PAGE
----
My Lords, what can the Government do to ensure that people with a learning disability receive voter registration forms in the easy-read format so that they can participate in the 2015 elections?
My Lords, one of the five organisations that I was able to announce yesterday that the Government are funding to deal with target groups and vulnerable groups is Mencap. We ask Mencap in particular to have regard to that.
Could my noble friend comment on the initiatives being undertaken by the Hansard Society in conjunction with the Cabinet Office—initiatives that could have a marked effect on the number of young people registered to vote?
My Lords, the Hansard Society is working with Homeless Link on a project that is very much targeted at young people who are moving very rapidly or who do not have a settled address, who of course are one of the most difficult groups to reach.
My Lords, as the Minister is well aware, the Government generally allocate funds to local authorities for the purposes of electoral registration through the local government finance settlement. As he is also aware, these funds are not ring-fenced. Will the Government say whether they know, rather than hope or think, how much of that funding is spent for the purposes of electoral registration?
As the noble Lord knows from our previous discussions on this on many occasions, the Government are not in favour of extending ring-fencing. Having met a number of electoral registration officers, I have great confidence that they can look after themselves and ensure that the money is not siphoned off to other sources.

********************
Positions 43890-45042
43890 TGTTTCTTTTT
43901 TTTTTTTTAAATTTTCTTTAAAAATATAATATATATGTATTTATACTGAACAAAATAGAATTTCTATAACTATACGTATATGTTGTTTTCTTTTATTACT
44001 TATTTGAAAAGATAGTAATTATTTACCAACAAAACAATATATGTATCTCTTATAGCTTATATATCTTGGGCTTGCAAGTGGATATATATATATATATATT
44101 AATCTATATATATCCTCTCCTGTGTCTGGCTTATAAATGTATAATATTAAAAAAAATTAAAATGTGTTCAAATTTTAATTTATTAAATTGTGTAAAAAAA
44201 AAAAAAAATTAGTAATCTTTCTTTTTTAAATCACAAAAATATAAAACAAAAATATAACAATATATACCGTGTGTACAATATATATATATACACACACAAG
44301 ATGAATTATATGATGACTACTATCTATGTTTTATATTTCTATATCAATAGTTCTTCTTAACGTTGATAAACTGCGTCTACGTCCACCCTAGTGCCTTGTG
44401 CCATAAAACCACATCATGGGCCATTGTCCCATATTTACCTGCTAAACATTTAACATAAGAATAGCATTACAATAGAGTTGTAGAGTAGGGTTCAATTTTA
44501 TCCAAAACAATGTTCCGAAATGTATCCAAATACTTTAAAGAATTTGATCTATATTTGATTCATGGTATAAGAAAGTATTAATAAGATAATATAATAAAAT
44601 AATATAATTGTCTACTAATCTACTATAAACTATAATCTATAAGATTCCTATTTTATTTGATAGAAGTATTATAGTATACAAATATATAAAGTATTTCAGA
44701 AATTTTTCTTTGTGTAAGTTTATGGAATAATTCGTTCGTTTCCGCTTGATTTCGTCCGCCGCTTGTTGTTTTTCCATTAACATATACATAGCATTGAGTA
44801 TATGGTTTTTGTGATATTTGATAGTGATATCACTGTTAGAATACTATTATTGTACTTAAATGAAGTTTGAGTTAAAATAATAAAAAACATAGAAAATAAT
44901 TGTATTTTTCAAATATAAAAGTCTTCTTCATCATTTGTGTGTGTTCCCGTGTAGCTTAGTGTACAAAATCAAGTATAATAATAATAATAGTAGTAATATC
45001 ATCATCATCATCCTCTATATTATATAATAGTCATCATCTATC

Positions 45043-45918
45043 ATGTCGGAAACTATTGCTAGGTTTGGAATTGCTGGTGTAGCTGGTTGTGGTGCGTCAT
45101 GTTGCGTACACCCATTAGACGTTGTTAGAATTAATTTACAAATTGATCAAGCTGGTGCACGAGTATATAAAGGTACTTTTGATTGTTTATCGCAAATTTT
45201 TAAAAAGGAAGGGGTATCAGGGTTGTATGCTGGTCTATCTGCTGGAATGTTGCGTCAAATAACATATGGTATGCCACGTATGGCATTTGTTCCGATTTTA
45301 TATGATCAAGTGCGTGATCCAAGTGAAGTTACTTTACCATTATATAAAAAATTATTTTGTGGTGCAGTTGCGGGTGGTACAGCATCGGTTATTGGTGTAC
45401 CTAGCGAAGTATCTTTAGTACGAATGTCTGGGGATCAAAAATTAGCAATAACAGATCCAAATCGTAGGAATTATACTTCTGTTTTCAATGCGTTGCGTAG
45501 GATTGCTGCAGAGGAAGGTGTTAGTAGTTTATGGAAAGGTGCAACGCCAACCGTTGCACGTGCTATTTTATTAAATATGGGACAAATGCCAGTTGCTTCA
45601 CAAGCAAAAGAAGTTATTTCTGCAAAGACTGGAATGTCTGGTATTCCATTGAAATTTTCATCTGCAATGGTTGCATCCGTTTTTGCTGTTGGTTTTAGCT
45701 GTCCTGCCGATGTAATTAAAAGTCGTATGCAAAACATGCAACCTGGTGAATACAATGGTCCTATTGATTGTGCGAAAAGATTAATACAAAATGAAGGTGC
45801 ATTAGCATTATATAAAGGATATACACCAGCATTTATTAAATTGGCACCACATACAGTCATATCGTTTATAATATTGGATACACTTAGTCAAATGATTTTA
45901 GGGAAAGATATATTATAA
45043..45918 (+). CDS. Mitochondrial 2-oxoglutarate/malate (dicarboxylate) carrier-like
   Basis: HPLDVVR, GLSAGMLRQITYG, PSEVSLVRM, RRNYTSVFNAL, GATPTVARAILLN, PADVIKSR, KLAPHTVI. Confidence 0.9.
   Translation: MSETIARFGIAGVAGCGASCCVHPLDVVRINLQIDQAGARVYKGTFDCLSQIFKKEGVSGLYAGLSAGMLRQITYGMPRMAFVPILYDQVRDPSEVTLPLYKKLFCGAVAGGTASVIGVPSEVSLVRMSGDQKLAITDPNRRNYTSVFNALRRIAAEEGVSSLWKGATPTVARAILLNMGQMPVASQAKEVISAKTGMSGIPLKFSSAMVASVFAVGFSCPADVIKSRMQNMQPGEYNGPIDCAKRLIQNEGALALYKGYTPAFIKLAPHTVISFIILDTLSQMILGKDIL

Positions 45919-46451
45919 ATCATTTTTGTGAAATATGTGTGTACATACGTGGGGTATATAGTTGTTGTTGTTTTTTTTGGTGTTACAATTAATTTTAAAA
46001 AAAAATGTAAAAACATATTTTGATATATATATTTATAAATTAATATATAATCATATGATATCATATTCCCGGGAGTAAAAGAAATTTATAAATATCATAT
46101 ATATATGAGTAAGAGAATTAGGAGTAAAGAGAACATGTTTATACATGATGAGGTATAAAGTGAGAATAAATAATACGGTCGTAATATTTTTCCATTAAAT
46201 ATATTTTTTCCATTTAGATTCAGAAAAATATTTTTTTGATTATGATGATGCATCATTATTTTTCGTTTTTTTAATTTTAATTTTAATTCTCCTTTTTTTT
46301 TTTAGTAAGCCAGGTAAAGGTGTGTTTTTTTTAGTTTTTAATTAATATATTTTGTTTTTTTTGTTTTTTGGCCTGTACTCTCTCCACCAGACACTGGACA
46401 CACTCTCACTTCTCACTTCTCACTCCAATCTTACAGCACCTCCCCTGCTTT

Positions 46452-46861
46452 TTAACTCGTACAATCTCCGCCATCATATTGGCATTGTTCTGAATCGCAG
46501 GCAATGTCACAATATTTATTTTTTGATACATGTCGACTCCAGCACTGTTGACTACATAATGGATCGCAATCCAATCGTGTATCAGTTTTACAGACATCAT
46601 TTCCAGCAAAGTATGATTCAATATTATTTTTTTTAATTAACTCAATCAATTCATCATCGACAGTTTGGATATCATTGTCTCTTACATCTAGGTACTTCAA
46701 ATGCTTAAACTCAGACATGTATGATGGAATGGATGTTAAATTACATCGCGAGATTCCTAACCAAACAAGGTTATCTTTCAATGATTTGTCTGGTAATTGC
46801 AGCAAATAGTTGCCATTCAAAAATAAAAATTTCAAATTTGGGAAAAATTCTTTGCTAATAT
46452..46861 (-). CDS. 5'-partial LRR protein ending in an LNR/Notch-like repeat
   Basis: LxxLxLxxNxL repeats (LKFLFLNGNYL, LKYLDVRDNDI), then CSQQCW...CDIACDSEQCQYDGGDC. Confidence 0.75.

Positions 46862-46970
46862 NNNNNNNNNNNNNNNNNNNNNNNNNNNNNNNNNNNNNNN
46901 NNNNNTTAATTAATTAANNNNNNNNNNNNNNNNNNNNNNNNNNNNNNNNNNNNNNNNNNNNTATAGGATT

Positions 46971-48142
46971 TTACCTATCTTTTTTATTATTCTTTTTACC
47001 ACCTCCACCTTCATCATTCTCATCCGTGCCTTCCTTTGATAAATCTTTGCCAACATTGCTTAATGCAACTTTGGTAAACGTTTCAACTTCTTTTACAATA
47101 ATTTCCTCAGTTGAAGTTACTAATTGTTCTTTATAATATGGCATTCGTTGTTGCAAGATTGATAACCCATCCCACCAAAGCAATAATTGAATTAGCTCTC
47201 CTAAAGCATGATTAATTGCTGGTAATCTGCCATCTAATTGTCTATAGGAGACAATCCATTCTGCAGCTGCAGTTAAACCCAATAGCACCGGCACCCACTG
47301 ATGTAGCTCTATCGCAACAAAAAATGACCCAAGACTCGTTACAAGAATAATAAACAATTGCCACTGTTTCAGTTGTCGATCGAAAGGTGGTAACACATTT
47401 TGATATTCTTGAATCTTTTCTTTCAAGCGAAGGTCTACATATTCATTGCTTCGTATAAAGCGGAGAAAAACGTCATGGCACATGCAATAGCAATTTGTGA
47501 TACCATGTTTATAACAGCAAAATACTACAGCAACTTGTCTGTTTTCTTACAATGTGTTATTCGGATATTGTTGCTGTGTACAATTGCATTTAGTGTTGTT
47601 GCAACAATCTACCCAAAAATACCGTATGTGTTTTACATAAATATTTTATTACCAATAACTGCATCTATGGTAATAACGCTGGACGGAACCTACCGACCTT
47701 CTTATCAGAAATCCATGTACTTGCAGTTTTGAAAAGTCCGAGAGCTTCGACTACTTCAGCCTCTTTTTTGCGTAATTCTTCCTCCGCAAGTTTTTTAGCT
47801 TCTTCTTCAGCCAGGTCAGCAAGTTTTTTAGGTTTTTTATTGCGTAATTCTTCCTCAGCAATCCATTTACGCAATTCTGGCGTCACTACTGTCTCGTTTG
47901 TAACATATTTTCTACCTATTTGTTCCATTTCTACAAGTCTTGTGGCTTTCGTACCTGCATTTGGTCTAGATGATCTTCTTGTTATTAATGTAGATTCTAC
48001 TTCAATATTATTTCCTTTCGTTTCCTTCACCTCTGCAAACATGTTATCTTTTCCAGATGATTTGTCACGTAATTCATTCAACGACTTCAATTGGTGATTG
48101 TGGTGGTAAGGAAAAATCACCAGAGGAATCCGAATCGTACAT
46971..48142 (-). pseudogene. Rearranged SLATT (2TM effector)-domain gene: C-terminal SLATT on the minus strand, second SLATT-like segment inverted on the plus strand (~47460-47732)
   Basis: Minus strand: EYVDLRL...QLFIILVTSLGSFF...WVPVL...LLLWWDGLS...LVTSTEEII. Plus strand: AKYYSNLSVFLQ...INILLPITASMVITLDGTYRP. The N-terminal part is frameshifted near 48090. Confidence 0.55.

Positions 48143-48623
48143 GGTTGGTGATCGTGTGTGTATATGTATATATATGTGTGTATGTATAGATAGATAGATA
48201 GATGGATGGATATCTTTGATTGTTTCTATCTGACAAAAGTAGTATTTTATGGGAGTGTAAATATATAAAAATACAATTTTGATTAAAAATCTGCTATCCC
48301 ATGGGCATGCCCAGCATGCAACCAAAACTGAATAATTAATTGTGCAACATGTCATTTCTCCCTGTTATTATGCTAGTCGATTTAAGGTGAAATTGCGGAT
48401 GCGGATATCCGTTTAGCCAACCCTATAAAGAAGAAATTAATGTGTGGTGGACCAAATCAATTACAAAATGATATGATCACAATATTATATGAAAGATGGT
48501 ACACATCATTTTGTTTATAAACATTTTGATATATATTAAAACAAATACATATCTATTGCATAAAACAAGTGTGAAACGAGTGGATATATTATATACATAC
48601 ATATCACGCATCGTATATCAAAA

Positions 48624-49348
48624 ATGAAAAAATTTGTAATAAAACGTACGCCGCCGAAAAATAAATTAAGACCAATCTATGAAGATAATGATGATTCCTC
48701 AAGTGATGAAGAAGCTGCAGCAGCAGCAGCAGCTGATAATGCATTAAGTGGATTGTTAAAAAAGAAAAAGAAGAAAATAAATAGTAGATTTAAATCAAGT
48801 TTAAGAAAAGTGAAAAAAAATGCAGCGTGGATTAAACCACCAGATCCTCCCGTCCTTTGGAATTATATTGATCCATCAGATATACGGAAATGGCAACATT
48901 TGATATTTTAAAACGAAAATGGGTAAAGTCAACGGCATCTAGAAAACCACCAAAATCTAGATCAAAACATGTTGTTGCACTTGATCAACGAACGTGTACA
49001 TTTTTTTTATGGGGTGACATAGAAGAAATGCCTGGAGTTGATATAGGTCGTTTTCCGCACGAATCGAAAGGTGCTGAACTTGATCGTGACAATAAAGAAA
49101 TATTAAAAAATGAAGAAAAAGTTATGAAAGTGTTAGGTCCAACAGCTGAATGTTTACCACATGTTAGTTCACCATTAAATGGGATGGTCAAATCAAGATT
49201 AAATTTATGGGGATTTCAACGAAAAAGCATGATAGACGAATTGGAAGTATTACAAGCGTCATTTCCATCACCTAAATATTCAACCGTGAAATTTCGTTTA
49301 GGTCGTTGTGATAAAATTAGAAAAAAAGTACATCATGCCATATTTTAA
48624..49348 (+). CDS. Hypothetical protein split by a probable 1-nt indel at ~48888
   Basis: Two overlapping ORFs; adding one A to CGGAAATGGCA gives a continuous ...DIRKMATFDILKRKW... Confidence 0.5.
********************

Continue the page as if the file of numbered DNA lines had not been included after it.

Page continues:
My Lords, noble Lords will know that churches and the ancillary buildings connected with them are often the places where hustings take place, and indeed are used as polling stations. This is a key way of engaging local people in the democratic process. With the recent passing of the transparency of lobbying Act, will the Minister reassure us that churches and such places will continue to be used and will not be affected by the passing of that Act?
My Lords, I cannot see any way in which the use of churches as polling stations, and indeed the role of the clergy in encouraging people to do their community and civic duty, will be adversely affected. I very much hope that the church will continue to encourage all those who are part of its community to take a full part in civic, social and political life.